An image of SoloPower's flexible PV module. | Photo Courtesy of SoloPower

50 years ago today John F. Kennedy delivered his "MoonShot" speech, saying America would land a man on the moon before the end of the 1960s. Marking the anniversary, Vice President Biden delivered a speech in Boston this afternoon laying out the case for federal investment to ensure our country continues to lead the world in technology and innovation.

"Think about it," he said. "We believe we can be generating 80% of America’s electricity from clean sources by 2035. And we've called for what we refer to as a "SunShot" to make solar energy as affordable as traditional forms of energy.  What if, in the pursuit of that goal, we develop new technologies that make renewable energy cheaper than coal? Think about how that would change our energy future."

Every day, scientists and researchers are developing the technologies to make that goal a reality. Today's post from Minh Le, the Chief Engineer in the Office of Energy Efficiency and Renewable Energy' s Solar Energy Technologies Program highlights a company that, with the aid of federal investment, is making remarkable advancements in photovoltaic (PV) solar systems -- advances that help increase the efficiency and reduce the cost of this game-changing technology of our future.

Flexible Thin Film PV Manufacturer Rolls Out Innovative Modules

When most people think of photovoltaic (PV) solar systems, it's more than likely they imagine the rectangular, glass panels that people around the world have come to associate with solar power. SoloPower is one of the companies challenging us to think outside of the box, building on advances made while the company participated in the Department of Energy’s PV Technology Incubator to manufacture flexible, thin-film Copper Indium Gallium (di)Selenide (CIGS) PV modules that are lightweight and easy to install. The company's modules can be rolled out much like you would roll out a carpet, offsetting the cost of mounting structures used to install glass panel PV systems.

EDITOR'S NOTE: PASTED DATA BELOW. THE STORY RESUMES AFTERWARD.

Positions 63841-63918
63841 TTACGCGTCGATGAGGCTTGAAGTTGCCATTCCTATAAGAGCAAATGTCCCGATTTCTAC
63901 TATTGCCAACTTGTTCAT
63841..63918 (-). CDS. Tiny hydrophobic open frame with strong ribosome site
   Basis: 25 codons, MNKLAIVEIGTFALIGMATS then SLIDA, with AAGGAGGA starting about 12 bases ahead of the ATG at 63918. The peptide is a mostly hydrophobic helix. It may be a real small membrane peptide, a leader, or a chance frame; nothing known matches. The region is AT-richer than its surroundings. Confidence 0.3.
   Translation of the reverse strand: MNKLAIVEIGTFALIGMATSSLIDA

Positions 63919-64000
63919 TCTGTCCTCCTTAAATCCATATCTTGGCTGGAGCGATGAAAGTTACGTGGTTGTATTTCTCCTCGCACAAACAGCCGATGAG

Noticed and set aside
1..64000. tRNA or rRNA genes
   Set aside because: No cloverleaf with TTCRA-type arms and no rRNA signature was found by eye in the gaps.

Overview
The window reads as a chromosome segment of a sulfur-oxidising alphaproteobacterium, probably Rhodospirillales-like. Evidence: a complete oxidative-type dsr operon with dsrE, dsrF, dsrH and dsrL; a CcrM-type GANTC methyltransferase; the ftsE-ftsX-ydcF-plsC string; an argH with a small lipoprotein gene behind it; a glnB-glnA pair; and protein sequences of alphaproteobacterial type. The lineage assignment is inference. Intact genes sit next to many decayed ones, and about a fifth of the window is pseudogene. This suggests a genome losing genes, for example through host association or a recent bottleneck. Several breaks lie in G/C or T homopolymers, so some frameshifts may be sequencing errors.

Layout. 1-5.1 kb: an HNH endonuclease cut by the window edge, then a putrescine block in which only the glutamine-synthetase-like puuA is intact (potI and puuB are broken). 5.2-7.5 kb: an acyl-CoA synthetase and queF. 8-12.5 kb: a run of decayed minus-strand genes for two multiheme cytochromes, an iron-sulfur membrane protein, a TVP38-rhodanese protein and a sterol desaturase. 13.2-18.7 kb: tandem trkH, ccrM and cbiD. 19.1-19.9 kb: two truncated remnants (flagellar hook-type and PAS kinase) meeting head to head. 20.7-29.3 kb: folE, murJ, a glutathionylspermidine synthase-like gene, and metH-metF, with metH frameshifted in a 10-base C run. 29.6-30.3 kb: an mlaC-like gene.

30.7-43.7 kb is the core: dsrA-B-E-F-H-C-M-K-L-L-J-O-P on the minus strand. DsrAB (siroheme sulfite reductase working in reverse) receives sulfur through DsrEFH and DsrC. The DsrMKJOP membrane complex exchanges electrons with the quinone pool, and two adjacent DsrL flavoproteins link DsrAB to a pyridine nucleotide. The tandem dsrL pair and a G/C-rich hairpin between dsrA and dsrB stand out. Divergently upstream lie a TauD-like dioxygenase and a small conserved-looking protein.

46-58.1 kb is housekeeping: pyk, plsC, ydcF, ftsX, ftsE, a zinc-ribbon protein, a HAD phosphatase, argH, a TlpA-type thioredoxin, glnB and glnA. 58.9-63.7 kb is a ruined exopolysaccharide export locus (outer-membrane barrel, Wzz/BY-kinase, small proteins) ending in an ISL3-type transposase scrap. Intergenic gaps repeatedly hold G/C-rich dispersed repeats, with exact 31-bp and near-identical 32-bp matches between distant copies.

The company's innovative PV technology -- a proprietary electroplating process that coats a flexible metal foil with a thin layer of CIGS semiconductor material -- received funding and technical support from the PV Incubator while SoloPower was a start-up. The PV Incubator supported SoloPower’s R&D activities with a $2.4M award and by providing access to the facilities and expertise of the folks at the National Renewable Energy Lab (NREL).

The company was able to make significant advances over the course of its 18 month engagement with the PV Incubator, scaling-up its pilot-scale electroplating CIGS process and demonstrating 1 square meter modules with 10 percent conversion efficiencies. Over the same period, SoloPower tripled the size of its workforce, shifted manufacturing from a small R&D laboratory to an 110,000 square foot manufacturing facility and scaled-up the technology used to process the modules’ metal foil substrate.

SoloPower’s current modules are able to achieve an NREL-confirmed 12.1 percent peak conversion efficiency. Unlike glass PV modules that require specialized mounting structures, SoloPower’s flexible PV modules can simply be rolled out onto the surface where they are being applied. This offsets materials costs associated with solar installations, reducing costs ultimately borne by consumers, and makes the modules particularly useful on rooftops.  

A $197M loan guarantee -- conditionally extended by the Department’s Loan Programs Office in February 2011 -- will allow the company to place several manufacturing lines inside of a previously vacant warehouse in Wilsonville, Oregon. The factory is expected to create 500 permanent jobs and 270 construction jobs, and, at full capacity, is expected to produce 400MW of PV panels each year, enough to achieve annual carbon dioxide reductions equivalent to taking about 79,000 vehicles off the road each year.

SoloPower's participation in the PV Technology Incubator is proof positive of how the Department is investing wisely in innovative solar technologies that are creating solar manufacturing jobs here at home and helping us achieve the SunShot Initiative’s goals for low cost solar energy by the end of the decade.